FBI finds no evidence of Antifa’s involvement in national unrest

The FBI has found no evidence that the American militant anti-fascist movement Antifa was involved in violence that erupted during national protests over the death of George Floyd.

Floyd, a 46-year-old black man, died on Memorial Day after a white police officer in Minneapolis reportedly knelt on his neck for nearly nine minutes.

Violence exploded across the country in the days since his death, but the FBI's Washington Field Office reported "no intelligence indicating Antifa involvement," according to an internal FBI memo obtained exclusively by The Nation, a progressive U.S. weekly magazine.

The FBI has begun issuing the reports daily since the weekend, The Nation reported, but no evidence or developments have surfaced yet that implicates the group for any violence or mayhem.

Since Saturday, though, President Donald Trump has continued to blame the loosely organized leftist radical movement for mayhem across the nation without citing evidence, threatening to name it a terrorist organization, although the Constitution provides no clear authority for him to do so.

Federal law allows foreign terror groups such as al-Qaida to be designated a terrorist organization, but legal experts say the Constitution does not extend the same jurisdiction to ideological movements in America, which are protected under the First Amendment.

Further, Antifa has no real organizational structure, nor does it have any members serving in central leadership roles.

The FBI said agents witnessed bricks being thrown at police and that a backpack was found with explosive materials, “but the fact that the FBI’s situation reports cannot find any evidence of such involvement now suggests that fears about such groups may be exaggerated,” The Nation reported.

The FBI memo also warned that a far-right social media group had “called for far-right-leaning provocateurs to attack federal agents, and use automatic weapons against protesters.”

There have also been widespread reports of people posing as protesters while stoking anarchy and leaving the blame on leftist activists.

Adding to the confusion, false rumors have been spreading that Antifa transported people to wreak havoc on small cities across America, unsubstantiated claims that have become red meat for conservative news media and on pro-Trump social media accounts.

Twitter and Facebook busted some of the instigators behind the unsubstantiated social media chatter. Twitter determined Monday that a tweet promising Antifa would “move into residential areas” and “white” neighborhoods was sent by the white supremacy group Identity Evropa. The tweet was shared hundreds of times and cited in online news articles before Twitter removed it Monday, a company spokesperson said.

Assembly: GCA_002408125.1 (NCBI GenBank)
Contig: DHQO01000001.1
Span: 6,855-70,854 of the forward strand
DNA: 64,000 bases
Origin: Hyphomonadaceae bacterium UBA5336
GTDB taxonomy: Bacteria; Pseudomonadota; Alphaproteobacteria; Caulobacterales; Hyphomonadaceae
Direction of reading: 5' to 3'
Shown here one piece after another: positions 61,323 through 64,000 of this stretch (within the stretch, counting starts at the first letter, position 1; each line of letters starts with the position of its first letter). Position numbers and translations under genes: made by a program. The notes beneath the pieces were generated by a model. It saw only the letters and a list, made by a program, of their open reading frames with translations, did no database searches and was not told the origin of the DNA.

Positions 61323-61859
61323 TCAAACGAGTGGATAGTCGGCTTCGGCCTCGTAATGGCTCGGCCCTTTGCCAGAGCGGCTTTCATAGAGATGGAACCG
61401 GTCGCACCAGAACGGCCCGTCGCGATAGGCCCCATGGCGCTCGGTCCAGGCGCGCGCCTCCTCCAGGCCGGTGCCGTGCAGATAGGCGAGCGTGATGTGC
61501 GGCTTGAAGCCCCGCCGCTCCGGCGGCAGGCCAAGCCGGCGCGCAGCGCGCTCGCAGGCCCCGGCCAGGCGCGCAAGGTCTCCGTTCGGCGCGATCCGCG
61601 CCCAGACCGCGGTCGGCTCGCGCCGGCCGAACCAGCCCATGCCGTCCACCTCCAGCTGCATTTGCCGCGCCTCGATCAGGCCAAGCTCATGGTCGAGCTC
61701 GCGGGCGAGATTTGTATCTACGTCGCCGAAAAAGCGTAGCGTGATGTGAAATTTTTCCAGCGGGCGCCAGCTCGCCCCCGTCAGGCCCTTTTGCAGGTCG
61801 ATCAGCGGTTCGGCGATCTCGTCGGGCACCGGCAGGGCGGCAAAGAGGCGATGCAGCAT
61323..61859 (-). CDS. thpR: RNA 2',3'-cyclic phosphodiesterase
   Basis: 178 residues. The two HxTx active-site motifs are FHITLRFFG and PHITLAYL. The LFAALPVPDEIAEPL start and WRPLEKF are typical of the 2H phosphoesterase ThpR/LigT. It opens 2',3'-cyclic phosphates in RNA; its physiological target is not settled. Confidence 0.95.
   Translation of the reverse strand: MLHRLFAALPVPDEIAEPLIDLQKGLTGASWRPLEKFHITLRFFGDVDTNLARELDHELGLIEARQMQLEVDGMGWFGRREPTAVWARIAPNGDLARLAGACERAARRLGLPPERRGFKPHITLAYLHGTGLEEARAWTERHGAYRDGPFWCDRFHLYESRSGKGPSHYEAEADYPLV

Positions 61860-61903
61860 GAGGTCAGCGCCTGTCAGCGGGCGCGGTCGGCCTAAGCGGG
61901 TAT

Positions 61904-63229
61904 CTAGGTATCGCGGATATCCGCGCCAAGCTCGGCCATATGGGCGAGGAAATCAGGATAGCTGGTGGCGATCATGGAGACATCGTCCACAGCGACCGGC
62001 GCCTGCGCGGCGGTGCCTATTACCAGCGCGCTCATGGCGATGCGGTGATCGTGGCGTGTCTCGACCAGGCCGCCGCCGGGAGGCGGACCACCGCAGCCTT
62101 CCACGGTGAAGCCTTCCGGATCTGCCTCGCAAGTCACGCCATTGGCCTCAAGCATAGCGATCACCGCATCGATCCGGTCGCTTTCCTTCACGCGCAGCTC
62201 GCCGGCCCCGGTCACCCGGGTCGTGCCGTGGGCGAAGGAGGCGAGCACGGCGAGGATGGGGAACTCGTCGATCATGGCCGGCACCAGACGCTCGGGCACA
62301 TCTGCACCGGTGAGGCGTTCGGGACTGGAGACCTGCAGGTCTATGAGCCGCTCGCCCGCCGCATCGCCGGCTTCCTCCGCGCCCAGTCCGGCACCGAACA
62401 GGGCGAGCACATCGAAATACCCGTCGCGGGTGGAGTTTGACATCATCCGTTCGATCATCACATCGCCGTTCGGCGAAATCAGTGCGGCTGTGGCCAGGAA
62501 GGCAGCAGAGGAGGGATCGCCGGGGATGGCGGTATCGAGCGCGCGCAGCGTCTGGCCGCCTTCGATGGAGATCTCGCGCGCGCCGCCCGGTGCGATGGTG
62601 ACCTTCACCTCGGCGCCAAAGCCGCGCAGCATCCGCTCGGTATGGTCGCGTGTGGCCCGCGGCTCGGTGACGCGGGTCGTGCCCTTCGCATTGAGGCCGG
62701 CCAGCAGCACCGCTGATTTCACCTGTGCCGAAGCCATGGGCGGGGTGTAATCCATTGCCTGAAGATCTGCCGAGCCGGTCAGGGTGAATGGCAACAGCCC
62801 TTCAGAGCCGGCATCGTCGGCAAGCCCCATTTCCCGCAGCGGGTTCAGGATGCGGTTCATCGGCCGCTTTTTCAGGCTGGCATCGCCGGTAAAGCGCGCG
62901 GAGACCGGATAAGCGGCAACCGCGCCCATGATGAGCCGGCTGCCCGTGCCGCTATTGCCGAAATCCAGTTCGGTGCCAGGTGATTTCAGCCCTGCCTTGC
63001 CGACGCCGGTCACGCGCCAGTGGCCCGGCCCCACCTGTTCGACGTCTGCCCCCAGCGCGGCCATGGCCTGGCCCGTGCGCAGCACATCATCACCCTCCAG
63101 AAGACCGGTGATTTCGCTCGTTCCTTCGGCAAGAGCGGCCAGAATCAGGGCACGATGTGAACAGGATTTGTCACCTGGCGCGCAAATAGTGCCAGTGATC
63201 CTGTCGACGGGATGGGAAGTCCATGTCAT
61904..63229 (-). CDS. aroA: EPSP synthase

Counterterrorism efforts 

Meanwhile, other leaked documents obtained by The Nation in 2019 revealed the FBI under Trump has focused counterterrorism efforts on “Racially Motivated Violent Extremists,” including white supremacists, and “Black Identity Extremists,” The Nation reported.

Previously, a bureau program codenamed “Iron Fist” linked “retaliatory lethal violence against law enforcement” to the Black Lives Matter movement that grew out of the 2014 fatal police shooting of Michael Brown in Ferguson, Missouri.

Attorney General William Barr said Sunday the FBI would use its regional joint terrorism task forces to “identify criminal organizers” but stopped short of giving Antifa a designation, saying only that he was assigning the Department of Justice’s existing counterterrorism task forces to look into it.

“The violence instigated and carried out by Antifa and other similar groups in connection with the rioting is domestic terrorism and will be treated accordingly,” Barr said.

Barr said federal prosecutors could seek to use terrorism statutes against anyone who might be arrested under their redirected enforcement.

While domestic terrorism is defined in the 2001 Patriot Act — and law enforcement could use the designation to seek enhanced powers to investigate members of the group — there are no current designated domestic terrorist organizations.

There’s also no explicit law against providing support to domestic terrorist organizations.